Oil Rig Alarm System Was Disabled Before Explosion, Technician Says


The chief electrician aboard the Deepwater Horizon oil rig testified Friday that a fire and natural gas alarm system had been disabled for a year before the rig exploded and sank three months ago, setting off the largest oil leak in U.S. history.

The faulty alarm system had been set to “inhibited” so that false alarms wouldn’t awaken workers aboard the rig, Chief Electronics Technician Mike Williams told a federal investigative panel in Kenner, La.

The panel is investigating what caused the explosion on the rig, which killed 11 workers. Williams was on the rig at the time, and survived by jumping from the burning structure, the Washington Post reported.

Williams has filed a lawsuit against Transocean, the owner of the rig and his former employer. He told the panel Friday that the alarm system was a “wreck” when he took over his job in 2009, and that he encountered constant problems as he tried to fix it. He also said that he complained repeatedly to Transocean officials about the decision to put the alarm system in “inhibited” mode during the six months leading up to the explosion.

Williams also described other problems on the rig, including the fact that the drilling control computers would often freeze up, a condition rig workers called the “blue screen of death.”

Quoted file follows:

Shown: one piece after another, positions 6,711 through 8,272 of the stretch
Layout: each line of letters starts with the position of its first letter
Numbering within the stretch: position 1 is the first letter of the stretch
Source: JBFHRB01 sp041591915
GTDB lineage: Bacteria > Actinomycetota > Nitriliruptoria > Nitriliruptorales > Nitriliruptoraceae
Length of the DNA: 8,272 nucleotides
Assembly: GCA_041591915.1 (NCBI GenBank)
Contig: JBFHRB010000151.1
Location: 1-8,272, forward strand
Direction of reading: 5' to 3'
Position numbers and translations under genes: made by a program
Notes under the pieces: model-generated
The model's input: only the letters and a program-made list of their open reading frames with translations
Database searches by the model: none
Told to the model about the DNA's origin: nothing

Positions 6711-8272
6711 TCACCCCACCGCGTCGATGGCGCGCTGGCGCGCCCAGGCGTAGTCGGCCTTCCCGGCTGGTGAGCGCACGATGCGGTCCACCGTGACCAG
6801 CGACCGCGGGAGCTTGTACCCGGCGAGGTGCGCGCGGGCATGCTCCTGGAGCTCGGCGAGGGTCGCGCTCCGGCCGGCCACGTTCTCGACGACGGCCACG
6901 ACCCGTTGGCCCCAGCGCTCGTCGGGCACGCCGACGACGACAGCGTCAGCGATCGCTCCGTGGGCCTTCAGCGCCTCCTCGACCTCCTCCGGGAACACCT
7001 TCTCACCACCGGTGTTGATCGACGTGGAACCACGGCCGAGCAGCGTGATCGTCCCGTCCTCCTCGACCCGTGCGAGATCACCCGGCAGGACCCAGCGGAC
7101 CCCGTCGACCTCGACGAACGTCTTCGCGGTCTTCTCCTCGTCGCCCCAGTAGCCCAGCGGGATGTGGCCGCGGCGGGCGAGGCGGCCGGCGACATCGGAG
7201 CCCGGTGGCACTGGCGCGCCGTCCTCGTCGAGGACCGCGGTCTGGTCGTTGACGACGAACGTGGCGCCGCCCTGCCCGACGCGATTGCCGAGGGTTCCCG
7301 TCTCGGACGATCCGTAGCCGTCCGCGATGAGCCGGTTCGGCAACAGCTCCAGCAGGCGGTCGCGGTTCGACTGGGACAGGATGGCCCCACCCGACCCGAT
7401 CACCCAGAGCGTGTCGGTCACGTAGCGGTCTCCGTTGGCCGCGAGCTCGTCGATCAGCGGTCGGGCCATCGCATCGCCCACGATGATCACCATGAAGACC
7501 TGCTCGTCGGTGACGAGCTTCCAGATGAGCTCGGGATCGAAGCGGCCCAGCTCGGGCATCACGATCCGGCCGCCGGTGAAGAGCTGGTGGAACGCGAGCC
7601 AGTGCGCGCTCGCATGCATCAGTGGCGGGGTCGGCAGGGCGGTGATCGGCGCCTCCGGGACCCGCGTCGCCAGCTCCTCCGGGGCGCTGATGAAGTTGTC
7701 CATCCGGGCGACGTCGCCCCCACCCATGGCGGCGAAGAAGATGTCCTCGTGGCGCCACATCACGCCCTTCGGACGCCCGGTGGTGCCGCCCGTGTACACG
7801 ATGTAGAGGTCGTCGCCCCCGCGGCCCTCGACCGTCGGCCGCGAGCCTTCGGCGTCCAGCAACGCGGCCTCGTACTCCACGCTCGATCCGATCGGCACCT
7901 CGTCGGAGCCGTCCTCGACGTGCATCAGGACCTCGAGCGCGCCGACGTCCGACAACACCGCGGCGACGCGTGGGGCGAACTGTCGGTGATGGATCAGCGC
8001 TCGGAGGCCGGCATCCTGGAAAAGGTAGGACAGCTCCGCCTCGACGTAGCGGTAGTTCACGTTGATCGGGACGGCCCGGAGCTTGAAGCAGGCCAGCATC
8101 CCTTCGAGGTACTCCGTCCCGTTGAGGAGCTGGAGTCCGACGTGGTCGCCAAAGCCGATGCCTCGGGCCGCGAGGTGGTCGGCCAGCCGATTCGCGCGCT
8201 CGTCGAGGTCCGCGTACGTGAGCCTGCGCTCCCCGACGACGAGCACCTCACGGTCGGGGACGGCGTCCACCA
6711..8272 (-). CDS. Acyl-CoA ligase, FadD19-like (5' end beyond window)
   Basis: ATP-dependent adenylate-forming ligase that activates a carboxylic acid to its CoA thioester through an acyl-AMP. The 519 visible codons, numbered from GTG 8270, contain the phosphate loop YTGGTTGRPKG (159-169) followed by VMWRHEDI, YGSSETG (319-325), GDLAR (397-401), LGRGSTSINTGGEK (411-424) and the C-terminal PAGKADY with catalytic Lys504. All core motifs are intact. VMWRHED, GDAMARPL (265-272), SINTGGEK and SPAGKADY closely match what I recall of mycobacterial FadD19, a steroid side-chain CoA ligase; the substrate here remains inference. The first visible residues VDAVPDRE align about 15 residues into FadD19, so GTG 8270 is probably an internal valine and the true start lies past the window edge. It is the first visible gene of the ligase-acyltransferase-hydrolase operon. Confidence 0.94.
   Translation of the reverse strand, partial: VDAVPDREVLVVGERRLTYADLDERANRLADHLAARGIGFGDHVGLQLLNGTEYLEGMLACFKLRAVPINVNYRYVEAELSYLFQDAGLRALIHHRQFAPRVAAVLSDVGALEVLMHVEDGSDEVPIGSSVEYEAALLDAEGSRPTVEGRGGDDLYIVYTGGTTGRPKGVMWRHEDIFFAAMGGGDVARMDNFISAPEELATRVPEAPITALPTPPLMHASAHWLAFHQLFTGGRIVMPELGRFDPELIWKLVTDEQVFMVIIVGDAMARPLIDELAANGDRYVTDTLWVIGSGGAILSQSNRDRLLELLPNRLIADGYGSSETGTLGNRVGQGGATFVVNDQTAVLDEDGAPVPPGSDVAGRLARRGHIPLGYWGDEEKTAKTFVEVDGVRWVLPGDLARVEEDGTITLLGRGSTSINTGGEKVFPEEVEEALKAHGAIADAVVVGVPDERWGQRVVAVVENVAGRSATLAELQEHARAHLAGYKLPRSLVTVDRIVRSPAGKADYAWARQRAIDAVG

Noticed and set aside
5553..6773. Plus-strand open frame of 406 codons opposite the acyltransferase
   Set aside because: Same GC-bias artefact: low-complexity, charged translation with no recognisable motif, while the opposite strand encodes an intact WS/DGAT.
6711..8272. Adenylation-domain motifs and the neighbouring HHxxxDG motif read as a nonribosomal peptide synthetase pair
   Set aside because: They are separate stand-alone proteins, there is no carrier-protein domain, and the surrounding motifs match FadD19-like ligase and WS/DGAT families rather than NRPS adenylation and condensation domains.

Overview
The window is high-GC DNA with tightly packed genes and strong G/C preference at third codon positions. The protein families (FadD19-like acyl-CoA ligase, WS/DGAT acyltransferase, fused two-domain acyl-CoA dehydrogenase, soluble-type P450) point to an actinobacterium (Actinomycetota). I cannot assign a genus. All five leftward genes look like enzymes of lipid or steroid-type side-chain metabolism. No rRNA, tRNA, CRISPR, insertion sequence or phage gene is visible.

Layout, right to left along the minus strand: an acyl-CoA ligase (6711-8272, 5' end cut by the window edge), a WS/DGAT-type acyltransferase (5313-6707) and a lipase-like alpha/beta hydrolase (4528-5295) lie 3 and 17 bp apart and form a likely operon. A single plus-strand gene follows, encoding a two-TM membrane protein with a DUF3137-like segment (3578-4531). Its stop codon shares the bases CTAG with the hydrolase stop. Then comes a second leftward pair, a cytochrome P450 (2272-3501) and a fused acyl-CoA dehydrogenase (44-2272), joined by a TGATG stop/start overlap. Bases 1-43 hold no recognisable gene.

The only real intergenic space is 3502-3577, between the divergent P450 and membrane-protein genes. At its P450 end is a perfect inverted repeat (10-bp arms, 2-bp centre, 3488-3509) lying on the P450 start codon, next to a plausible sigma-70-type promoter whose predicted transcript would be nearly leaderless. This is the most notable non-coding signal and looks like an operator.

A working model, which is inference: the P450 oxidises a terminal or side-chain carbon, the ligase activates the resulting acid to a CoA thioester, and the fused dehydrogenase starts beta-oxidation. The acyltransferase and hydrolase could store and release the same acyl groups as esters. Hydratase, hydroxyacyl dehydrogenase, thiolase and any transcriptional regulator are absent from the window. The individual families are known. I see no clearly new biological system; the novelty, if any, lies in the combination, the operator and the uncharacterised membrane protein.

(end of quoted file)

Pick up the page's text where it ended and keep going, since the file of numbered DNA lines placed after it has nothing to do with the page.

Others witnesses have also told the panel this week about problems on the rig. On Thursday, Natalie Roshto, the widow of rig worker Shane Rosto, who died in the explosion, said that her husband complained from the first day of work on the rig about equipment malfunctions and other problems with the well.

“From Day 1, he deemed this the well from hell,” Roshto said, according to the New York Times. “He said Mother Nature just didn’t want to be drilled here.”

Transocean — the owner of the Deepwater Horizon rig that BP was leasing — has avoided much of the public anger focused on the larger company BP. But Williams’ and others testimony could be a problem for Transocean as it also faces lawsuits, Vanderbilt University Law Professor Richard Nagareda told the Wall street Journal.

“Anytime the plaintiff can pinpoint something that could have been done, they can tap into this idea that if something bad had happened, it must have been preventable.”